By Selena Razo
In a recent New York Times column, Jenny Han stated that some potential producers of the film adaption of her book To All The Boys I’ve Loved Before planned on whitewashing the characters.
“One producer said to me, as long as the actress captures the spirit of the character, age and race don’t matter.” Han responded, “I said, well, her spirit is Asian American.”
This suggestion was not new; author Kevin Kwan also had to deal with this same issue when casting for Crazy Rich Asians.
While I applaud Han for not giving into whitewashing the role of Lara Jean, the incident had me thinking about the words the producer said: the spirit of the character.
Many people will take this phrase and think of how it was the producer’s way of insinuating whitewashing without using the word “whitewashing”. This is most probably true, but what if the producer had found “the spirit of the character” in a Black actress? A Latina actress? Would it have been so bad if Lara Jean were Black or Latina?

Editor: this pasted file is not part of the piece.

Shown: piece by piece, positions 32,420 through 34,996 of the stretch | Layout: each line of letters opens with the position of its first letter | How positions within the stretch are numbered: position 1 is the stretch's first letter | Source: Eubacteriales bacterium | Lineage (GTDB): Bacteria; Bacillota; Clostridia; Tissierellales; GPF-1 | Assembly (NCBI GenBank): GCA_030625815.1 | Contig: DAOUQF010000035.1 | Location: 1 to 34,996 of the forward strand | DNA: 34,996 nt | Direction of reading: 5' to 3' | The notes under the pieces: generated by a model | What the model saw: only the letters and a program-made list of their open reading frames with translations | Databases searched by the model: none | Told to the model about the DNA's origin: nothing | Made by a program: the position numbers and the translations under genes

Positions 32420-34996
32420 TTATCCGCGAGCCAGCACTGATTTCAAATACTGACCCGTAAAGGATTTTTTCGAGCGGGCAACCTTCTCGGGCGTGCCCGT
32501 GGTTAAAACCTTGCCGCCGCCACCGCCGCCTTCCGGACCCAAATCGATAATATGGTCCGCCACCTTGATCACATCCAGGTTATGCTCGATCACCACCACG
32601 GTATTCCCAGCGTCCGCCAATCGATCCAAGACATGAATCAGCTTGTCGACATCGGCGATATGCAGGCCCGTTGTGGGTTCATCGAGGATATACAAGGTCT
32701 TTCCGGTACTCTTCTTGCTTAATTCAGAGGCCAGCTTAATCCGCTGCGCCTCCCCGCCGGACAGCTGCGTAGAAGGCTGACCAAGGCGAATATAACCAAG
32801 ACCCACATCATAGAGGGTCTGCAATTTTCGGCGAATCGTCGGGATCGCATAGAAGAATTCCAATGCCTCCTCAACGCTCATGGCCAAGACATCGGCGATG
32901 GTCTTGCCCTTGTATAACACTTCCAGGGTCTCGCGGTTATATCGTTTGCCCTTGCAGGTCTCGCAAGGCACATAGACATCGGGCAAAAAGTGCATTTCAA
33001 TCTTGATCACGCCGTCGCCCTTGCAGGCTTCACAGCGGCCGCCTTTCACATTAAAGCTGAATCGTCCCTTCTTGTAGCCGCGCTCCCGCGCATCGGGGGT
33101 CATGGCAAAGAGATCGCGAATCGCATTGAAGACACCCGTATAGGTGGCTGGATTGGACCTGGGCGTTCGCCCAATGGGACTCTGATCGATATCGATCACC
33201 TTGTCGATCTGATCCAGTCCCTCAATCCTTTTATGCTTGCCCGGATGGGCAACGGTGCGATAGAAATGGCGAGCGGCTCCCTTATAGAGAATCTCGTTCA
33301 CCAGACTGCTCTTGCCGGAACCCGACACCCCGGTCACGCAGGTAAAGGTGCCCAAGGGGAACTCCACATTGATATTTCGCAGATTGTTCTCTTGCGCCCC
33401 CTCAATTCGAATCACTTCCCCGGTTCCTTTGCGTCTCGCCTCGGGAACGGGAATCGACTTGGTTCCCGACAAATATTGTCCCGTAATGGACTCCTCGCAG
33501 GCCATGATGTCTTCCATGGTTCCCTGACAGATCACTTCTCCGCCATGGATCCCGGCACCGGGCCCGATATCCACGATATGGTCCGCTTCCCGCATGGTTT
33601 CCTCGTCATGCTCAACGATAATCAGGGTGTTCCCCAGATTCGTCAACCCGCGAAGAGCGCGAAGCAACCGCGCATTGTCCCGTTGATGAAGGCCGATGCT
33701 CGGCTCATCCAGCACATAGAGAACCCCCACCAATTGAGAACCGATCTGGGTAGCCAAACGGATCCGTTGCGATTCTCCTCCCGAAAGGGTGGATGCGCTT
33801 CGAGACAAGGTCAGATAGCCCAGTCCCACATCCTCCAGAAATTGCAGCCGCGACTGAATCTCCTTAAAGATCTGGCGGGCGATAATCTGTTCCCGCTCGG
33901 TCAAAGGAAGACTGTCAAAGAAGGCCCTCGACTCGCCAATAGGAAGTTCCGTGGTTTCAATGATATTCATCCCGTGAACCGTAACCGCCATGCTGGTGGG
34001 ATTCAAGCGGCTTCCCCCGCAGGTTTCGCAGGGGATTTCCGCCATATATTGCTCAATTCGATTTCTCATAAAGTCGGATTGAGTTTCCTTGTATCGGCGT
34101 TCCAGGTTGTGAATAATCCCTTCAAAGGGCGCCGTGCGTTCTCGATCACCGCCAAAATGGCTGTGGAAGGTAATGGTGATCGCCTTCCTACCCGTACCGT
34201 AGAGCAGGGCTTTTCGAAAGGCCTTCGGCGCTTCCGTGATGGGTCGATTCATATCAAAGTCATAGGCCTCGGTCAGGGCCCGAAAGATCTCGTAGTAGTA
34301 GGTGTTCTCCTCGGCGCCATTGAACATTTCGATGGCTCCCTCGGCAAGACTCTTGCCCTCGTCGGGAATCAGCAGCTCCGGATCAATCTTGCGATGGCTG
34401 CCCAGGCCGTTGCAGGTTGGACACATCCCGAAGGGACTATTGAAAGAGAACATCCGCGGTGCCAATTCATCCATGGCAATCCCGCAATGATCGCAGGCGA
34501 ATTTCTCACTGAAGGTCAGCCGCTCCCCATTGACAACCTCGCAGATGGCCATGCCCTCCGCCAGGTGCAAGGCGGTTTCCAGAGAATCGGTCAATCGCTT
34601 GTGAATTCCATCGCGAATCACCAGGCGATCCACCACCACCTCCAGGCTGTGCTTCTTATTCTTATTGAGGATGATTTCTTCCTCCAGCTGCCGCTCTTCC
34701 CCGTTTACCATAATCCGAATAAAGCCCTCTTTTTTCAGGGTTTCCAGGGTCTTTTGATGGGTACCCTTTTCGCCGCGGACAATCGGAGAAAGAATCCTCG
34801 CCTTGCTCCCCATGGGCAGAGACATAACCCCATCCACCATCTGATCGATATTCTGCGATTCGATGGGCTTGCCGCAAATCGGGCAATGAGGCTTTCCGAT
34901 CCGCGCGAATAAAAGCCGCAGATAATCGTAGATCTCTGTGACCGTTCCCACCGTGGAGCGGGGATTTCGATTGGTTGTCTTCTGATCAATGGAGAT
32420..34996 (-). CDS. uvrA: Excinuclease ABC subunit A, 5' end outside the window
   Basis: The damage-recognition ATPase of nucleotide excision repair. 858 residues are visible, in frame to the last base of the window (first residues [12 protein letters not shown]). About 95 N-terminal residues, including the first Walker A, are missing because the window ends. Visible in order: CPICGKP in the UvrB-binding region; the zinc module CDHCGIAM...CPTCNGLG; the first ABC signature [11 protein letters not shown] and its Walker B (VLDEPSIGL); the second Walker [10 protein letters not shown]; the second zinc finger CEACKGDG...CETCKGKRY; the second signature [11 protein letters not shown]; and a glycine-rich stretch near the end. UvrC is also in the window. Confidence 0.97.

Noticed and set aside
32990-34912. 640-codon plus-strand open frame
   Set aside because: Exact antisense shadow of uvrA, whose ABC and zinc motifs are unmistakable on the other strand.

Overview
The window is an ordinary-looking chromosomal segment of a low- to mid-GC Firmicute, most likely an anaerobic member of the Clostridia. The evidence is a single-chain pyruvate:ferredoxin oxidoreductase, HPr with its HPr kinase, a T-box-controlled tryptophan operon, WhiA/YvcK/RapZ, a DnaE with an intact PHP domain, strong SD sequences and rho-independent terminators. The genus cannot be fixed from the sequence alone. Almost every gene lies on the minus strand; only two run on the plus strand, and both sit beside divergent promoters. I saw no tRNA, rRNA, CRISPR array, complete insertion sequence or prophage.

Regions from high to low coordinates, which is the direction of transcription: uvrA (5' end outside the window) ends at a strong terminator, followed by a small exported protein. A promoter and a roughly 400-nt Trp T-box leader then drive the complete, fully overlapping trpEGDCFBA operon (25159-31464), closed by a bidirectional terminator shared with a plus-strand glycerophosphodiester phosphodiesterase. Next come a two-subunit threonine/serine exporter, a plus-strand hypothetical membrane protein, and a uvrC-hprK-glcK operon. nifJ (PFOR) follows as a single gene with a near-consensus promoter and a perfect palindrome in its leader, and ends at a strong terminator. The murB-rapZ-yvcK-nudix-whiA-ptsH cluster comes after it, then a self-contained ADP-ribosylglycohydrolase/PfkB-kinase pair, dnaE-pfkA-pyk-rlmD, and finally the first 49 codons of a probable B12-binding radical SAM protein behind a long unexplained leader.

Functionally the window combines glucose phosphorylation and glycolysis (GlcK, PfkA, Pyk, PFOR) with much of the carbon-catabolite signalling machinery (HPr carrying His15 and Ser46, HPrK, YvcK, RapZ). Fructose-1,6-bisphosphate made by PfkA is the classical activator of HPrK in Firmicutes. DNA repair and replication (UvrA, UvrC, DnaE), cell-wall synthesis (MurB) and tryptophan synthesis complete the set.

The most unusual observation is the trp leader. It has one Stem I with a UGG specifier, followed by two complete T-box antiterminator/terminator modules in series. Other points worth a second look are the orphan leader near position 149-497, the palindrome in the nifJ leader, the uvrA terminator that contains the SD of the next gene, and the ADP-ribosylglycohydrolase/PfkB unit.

No, but it wouldn’t have been great either.
While it is true that people of color have been underrepresented in many forms of media, Asian Americans are one of the groups that are most severely lacking representation among minority groups in media.
I mean, it’s literally been 25 years since a major studio film featured an all Asian/Asian American cast.
Many people will think that whitewashing is the issue, and while it is, it should be noted that it’s not the only issue regarding the representation of Asian Americans in media.
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